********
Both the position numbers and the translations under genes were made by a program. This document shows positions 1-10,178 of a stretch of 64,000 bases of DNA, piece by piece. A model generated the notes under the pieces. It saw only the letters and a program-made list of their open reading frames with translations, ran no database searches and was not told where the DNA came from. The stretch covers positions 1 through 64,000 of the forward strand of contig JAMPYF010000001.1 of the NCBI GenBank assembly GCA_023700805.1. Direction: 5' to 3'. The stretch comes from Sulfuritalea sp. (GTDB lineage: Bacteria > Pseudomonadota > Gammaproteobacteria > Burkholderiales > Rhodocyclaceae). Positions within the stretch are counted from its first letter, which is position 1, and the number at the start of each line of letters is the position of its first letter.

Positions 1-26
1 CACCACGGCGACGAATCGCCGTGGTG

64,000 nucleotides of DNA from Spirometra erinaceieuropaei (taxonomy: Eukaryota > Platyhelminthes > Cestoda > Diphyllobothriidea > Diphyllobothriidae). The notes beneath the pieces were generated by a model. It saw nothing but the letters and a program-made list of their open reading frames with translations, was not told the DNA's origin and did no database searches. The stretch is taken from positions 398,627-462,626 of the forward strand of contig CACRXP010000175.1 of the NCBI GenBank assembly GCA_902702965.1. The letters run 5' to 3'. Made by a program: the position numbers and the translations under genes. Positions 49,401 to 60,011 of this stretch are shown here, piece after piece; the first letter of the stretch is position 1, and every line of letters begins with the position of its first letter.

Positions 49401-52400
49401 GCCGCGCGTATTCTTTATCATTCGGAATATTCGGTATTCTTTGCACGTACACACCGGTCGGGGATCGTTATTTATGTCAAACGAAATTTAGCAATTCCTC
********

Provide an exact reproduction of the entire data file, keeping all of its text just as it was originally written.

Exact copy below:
Both the position numbers and the translations under genes were made by a program. This document shows positions 1-10,178 of a stretch of 64,000 bases of DNA, piece by piece. A model generated the notes under the pieces. It saw only the letters and a program-made list of their open reading frames with translations, ran no database searches and was not told where the DNA came from. The stretch covers positions 1 through 64,000 of the forward strand of contig JAMPYF010000001.1 of the NCBI GenBank assembly GCA_023700805.1. Direction: 5' to 3'. The stretch comes from Sulfuritalea sp. (GTDB lineage: Bacteria > Pseudomonadota > Gammaproteobacteria > Burkholderiales > Rhodocyclaceae). Positions within the stretch are counted from its first letter, which is position 1, and the number at the start of each line of letters is the position of its first letter.

Positions 1-26
1 CACCACGGCGACGAATCGCCGTGGTG

64,000 nucleotides of DNA from Spirometra erinaceieuropaei (taxonomy: Eukaryota > Platyhelminthes > Cestoda > Diphyllobothriidea > Diphyllobothriidae). The notes beneath the pieces were generated by a model. It saw nothing but the letters and a program-made list of their open reading frames with translations, was not told the DNA's origin and did no database searches. The stretch is taken from positions 398,627-462,626 of the forward strand of contig CACRXP010000175.1 of the NCBI GenBank assembly GCA_902702965.1. The letters run 5' to 3'. Made by a program: the position numbers and the translations under genes. Positions 49,401 to 60,011 of this stretch are shown here, piece after piece; the first letter of the stretch is position 1, and every line of letters begins with the position of its first letter.

Positions 49401-52400
49401 GCCGCGCGTATTCTTTATCATTCGGAATATTCGGTATTCTTTGCACGTACACACCGGTCGGGGATCGTTATTTATGTCAAACGAAATTTAGCAATTCCTC